As CEO of Jackson International and president of Jackson Memorial Foundation, Rolando was responsible for the design and growth of International Health Services for Jackson Memorial Hospital - one of America’s largest public hospital systems.  He led the international branding of Jackson and its Ryder Trauma Center as the "911 of the Caribbean and Latin America" and established successful divisions for international sales and marketing, private concierge/hospitality, and international admissions and case management.

As managing consultant, Rolando recently launched the Miami office of Nueterra Global Alliance, leading the consolidation of cross border healthcare and destination medicine.  He has spent the last year shaping business development plans for Latin America and the Caribbean, including the launch of a private Preferred Provider Organization and formation of an international provider network.  In the U.S., he led the recruitment and training of new network hospitals and physicians seeking to join this partnership of top-tier health providers.

Philanthropy
As president of the Jackson Memorial Foundation, Rolando raised over $200 million for programs such as Jackson’s Ryder Trauma Center and Holtz Children’s Hospital.  As founder of the International Kids Fund, Rolando led global fundraising programs that raised millions to provide life-saving care to seriously ill children from all over the world.  He has founded and launched dozens of other successful fundraising efforts, including grateful patient and grant acquisition programs for hospitals and other non-profit institutions.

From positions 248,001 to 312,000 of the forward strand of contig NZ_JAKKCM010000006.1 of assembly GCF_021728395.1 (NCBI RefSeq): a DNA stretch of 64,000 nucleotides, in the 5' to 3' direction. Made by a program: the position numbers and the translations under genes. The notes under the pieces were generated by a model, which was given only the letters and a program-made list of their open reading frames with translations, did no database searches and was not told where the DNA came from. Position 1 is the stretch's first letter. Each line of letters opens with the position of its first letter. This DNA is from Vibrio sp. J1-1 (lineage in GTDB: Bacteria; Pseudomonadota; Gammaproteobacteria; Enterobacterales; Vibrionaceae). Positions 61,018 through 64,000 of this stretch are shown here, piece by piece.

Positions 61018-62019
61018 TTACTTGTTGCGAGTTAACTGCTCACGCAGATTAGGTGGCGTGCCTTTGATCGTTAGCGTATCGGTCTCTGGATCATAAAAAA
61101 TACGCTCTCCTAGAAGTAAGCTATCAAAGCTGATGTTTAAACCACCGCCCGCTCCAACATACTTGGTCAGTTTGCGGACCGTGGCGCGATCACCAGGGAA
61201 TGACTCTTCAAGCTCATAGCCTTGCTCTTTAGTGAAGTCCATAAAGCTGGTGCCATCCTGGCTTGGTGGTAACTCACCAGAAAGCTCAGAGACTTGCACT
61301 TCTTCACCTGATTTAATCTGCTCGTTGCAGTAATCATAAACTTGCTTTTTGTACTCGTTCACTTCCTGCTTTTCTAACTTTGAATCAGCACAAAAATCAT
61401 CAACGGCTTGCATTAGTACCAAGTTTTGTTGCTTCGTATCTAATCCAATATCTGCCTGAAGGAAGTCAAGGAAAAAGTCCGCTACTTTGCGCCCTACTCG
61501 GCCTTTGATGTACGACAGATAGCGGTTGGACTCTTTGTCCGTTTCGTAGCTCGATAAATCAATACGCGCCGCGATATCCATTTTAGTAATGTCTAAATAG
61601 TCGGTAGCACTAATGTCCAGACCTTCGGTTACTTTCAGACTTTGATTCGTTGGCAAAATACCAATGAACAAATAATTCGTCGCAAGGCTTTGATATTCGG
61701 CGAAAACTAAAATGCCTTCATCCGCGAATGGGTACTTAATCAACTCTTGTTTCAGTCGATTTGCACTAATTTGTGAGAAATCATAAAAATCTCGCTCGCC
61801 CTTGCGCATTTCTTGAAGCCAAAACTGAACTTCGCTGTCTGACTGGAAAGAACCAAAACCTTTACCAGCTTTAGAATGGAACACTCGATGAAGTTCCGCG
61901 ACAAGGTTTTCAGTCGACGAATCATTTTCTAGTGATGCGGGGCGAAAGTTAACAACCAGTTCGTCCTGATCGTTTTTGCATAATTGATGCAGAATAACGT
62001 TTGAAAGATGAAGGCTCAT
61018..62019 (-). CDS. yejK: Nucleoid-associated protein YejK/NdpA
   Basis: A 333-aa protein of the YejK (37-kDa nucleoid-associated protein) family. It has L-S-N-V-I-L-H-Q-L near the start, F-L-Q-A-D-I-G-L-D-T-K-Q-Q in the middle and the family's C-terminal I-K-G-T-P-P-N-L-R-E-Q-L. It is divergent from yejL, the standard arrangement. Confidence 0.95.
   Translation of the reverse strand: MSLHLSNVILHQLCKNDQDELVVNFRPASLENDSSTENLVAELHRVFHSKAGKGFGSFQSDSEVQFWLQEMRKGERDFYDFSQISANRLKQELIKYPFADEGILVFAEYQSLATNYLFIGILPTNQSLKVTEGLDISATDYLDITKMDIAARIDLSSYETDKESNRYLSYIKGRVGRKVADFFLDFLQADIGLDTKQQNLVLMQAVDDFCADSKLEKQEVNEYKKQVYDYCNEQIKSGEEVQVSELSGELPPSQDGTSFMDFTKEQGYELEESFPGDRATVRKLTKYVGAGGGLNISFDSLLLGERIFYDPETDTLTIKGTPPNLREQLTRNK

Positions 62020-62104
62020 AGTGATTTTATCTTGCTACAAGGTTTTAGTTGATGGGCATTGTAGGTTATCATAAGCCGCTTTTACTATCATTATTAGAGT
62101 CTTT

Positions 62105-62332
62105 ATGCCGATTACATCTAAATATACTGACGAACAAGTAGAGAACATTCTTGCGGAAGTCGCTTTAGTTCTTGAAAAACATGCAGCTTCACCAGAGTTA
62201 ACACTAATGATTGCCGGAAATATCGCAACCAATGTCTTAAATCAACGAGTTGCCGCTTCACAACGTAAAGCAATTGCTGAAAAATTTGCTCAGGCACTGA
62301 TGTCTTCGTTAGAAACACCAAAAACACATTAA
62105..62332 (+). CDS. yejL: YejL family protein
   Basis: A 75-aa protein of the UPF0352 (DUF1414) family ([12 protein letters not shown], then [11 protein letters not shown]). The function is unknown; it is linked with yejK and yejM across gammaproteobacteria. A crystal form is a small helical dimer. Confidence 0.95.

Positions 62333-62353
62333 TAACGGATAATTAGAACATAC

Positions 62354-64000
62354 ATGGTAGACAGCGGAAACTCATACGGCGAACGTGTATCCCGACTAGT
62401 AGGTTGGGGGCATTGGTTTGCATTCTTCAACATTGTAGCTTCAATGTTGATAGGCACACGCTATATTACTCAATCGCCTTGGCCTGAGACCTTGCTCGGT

Rolando also developed premier donor recognition programs and special events that have been recognized among the best of the best.  Early in his career, he also worked with Msgr. Bryan Walsh, founder of Operation "Pedro Pan," to create and fund Genesis, one of the nation’s first living facilities for people with AIDS.

Currently, Rolando serves as counsel to worthy community organizations such as Big Brothers/Big Sisters.

Comfortable and experienced in leading complex development efforts, Rolando is also an accomplished leader in strategic planning, branding and public relations, as well as a skilled writer and speaker.

About Crosspoint+, LLC.
Crosspoint+ leads business development, marketing services, operational design and facility development/management for international destination medicine providers, as well as developing increased revenue for local and international non-profits. We specialize in results, not promises.

Destination Medicine